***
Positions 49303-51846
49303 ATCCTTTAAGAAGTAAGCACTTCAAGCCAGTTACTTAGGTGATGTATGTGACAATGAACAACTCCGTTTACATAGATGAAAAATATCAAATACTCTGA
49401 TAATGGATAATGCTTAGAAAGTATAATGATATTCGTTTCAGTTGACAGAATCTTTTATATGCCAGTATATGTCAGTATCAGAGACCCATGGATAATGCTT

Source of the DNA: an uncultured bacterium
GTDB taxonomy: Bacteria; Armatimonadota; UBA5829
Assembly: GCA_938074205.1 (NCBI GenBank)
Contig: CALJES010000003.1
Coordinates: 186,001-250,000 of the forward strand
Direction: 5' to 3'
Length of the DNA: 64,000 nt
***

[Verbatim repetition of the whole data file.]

Positions 49303-51846
49303 ATCCTTTAAGAAGTAAGCACTTCAAGCCAGTTACTTAGGTGATGTATGTGACAATGAACAACTCCGTTTACATAGATGAAAAATATCAAATACTCTGA
49401 TAATGGATAATGCTTAGAAAGTATAATGATATTCGTTTCAGTTGACAGAATCTTTTATATGCCAGTATATGTCAGTATCAGAGACCCATGGATAATGCTT

Source of the DNA: an uncultured bacterium
GTDB taxonomy: Bacteria; Armatimonadota; UBA5829
Assembly: GCA_938074205.1 (NCBI GenBank)
Contig: CALJES010000003.1
Coordinates: 186,001-250,000 of the forward strand
Direction: 5' to 3'
Length of the DNA: 64,000 nt